PAOLA — A lot has changed since a photograph was snapped 50 years ago of Rick Obermeier walking into Lakemary Center for his first day of school.
The faded color of the photo, the outfits, the hairstyles and the vintage blue station wagon in the background are all signs of a different era.
But one thing that hasn’t changed is the big, bright smile on Obermeier’s face.
“He radiates pure joy and happiness,” said Kirk Davis, Lakemary vice president of adult services.
Lakemary Center is celebrating its 50th anniversary this year, and Obermeier is one of the few people who have been there since the beginning.
Ever since the school for children with developmental disabilities opened in 1969, Obermeier has been a part of the institution, and he now has become one of the primary faces of the organization and a walking success story.
After moving through classes at the school, Obermeier took advantage of the adult services that Lakemary started in the early 1980s. He eventually moved into one of Lakemary’s first group homes and started working at Tri-Ko in 1987.
It’s a job he still holds today, more than 30 years later, and he’s still a common face inside Lakemary Center, as his group home is just a short walk from the Paola campus.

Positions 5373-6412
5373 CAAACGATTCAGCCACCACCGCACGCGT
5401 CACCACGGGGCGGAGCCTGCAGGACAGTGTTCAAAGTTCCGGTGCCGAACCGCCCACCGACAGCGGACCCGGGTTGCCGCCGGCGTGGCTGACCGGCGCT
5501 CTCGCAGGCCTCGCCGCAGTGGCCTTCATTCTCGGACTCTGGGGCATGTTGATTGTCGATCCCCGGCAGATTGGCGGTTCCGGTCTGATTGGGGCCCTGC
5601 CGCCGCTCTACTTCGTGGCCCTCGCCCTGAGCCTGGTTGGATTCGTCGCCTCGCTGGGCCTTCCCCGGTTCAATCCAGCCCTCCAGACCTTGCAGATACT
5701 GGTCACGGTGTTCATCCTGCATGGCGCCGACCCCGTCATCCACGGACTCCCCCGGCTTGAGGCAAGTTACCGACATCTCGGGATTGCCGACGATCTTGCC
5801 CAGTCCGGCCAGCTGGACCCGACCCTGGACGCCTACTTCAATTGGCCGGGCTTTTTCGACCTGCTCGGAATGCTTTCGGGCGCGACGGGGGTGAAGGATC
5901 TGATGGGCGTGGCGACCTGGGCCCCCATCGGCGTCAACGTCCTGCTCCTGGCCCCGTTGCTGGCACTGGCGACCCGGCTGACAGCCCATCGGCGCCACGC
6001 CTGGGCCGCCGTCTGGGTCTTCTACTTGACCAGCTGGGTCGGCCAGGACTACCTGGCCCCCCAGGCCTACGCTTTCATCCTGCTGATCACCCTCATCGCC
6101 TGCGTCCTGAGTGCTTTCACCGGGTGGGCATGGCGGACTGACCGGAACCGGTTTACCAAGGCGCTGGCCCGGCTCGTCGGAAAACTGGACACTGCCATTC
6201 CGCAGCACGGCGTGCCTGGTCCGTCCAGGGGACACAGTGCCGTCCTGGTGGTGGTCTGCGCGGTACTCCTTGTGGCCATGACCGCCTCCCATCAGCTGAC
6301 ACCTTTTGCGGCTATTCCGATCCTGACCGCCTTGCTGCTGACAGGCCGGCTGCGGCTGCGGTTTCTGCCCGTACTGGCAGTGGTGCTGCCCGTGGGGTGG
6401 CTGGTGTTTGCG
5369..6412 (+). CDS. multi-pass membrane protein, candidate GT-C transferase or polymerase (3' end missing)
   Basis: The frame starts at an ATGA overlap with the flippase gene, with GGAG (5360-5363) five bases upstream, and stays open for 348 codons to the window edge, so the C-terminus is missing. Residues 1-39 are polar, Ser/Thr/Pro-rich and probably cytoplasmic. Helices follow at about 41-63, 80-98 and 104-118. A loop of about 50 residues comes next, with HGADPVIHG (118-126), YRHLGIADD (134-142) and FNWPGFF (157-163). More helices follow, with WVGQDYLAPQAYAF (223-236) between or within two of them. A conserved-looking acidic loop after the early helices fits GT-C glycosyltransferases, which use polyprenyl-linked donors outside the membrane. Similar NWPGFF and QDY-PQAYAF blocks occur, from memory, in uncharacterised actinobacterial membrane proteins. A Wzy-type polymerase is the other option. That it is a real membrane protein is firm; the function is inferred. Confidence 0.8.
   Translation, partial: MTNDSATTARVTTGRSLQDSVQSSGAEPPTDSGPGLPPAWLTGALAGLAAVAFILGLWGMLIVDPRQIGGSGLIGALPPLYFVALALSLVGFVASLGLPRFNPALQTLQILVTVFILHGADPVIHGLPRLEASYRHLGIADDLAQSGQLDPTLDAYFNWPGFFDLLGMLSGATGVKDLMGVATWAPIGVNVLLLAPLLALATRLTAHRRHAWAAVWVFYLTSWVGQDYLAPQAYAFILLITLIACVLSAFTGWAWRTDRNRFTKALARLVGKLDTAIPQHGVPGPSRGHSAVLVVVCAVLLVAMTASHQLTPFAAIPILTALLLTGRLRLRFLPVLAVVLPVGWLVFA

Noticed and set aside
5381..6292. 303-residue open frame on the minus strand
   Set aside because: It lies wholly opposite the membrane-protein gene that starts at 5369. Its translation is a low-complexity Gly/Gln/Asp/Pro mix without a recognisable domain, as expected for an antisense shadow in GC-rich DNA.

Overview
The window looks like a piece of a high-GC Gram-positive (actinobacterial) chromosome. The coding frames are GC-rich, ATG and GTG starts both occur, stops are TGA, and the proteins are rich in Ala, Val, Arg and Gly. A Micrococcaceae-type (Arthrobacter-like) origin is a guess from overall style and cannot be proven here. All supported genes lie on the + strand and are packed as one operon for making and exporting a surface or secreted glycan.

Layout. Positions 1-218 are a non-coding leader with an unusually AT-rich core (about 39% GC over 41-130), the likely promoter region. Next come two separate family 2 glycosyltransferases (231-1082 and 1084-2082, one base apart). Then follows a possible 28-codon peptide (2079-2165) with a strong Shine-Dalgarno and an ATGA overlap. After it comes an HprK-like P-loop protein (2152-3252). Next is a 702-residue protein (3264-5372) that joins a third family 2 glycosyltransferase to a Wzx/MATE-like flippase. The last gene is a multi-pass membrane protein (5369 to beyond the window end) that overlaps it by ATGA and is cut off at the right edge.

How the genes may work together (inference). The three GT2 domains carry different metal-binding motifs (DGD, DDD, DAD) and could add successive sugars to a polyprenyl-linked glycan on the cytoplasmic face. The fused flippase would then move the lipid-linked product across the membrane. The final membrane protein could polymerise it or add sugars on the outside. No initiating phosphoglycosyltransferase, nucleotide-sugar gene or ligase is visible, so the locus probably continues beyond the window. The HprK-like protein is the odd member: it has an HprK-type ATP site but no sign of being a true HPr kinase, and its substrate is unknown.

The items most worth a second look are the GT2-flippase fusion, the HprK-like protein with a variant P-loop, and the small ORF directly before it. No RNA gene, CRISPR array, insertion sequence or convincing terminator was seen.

Davis said Obermeier is always asking how people are doing, and he genuinely cares about their responses.
“I like being a friend here at Lakemary because Lakemary’s been nice to me a lot,” Obermeier said in a video celebrating Lakemary’s 50th anniversary.
Davis said he met Obermeier in the spring of 1983, and the two have grown close over the years.
“He’s one of my best friends,” Davis said during a recent interview with Obermeier sitting next to him.
“Is it time to close your blinds?” Obermeier replied.
Davis just smiled.
“That’s a funny story,” he said. “Rick used to be able to look out the window of his group home and see right into my office at Lakemary. I would often work late, and the last thing I would do is close the blinds. So some nights I would get a call from Rick, asking me if it’s time to close the blinds.”
Obermeier feels right at home inside his group home, where he’s surrounded by the things he loves — especially trains. His room is filled with train memorabilia, including hats he received from his uncle who worked as a train inspector.
There’s also a CD player that Obermeier uses to listen to some of his favorite musical artists, such as Dottie West and Kenny Rogers. He even broke out into song during his recent interview with Davis, reciting the chorus to “The Gambler.”
“He travels at the speed of life,” Davis said. “He lives in the moment 100 percent. He never feels rushed.”
Obermeier has left a lasting legacy at Lakemary in a number of ways, including the creation of the annual family picnic. Davis said Obermeier first proposed the idea, and he asked to say grace before the first meal.
“He has said that prayer for 35 years in a row,” Davis said. “All of us at Lakemary have been blessed to have been able to share this journey with him.”